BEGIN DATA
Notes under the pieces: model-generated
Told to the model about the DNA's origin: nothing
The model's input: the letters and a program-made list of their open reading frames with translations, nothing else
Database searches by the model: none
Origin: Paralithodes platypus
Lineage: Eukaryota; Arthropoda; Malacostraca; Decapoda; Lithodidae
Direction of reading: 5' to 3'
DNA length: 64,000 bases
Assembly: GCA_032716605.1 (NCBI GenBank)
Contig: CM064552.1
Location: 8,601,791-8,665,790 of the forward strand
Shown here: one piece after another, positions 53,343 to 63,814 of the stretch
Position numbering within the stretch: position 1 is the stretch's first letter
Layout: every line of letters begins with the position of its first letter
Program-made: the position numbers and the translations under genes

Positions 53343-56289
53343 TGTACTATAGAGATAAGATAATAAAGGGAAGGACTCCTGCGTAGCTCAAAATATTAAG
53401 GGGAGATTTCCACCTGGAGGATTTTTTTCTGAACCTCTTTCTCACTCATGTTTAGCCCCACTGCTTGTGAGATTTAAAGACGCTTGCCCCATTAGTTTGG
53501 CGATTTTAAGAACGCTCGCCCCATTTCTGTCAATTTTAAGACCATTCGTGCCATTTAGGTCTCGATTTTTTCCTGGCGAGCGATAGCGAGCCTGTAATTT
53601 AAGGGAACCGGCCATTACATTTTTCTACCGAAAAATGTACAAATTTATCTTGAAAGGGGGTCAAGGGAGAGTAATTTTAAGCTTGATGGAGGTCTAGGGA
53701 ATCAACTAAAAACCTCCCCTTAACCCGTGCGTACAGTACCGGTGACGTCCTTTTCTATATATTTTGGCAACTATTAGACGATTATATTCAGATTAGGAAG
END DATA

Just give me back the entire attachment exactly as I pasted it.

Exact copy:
Notes under the pieces: model-generated
Told to the model about the DNA's origin: nothing
The model's input: the letters and a program-made list of their open reading frames with translations, nothing else
Database searches by the model: none
Origin: Paralithodes platypus
Lineage: Eukaryota; Arthropoda; Malacostraca; Decapoda; Lithodidae
Direction of reading: 5' to 3'
DNA length: 64,000 bases
Assembly: GCA_032716605.1 (NCBI GenBank)
Contig: CM064552.1
Location: 8,601,791-8,665,790 of the forward strand
Shown here: one piece after another, positions 53,343 to 63,814 of the stretch
Position numbering within the stretch: position 1 is the stretch's first letter
Layout: every line of letters begins with the position of its first letter
Program-made: the position numbers and the translations under genes

Positions 53343-56289
53343 TGTACTATAGAGATAAGATAATAAAGGGAAGGACTCCTGCGTAGCTCAAAATATTAAG
53401 GGGAGATTTCCACCTGGAGGATTTTTTTCTGAACCTCTTTCTCACTCATGTTTAGCCCCACTGCTTGTGAGATTTAAAGACGCTTGCCCCATTAGTTTGG
53501 CGATTTTAAGAACGCTCGCCCCATTTCTGTCAATTTTAAGACCATTCGTGCCATTTAGGTCTCGATTTTTTCCTGGCGAGCGATAGCGAGCCTGTAATTT
53601 AAGGGAACCGGCCATTACATTTTTCTACCGAAAAATGTACAAATTTATCTTGAAAGGGGGTCAAGGGAGAGTAATTTTAAGCTTGATGGAGGTCTAGGGA
53701 ATCAACTAAAAACCTCCCCTTAACCCGTGCGTACAGTACCGGTGACGTCCTTTTCTATATATTTTGGCAACTATTAGACGATTATATTCAGATTAGGAAG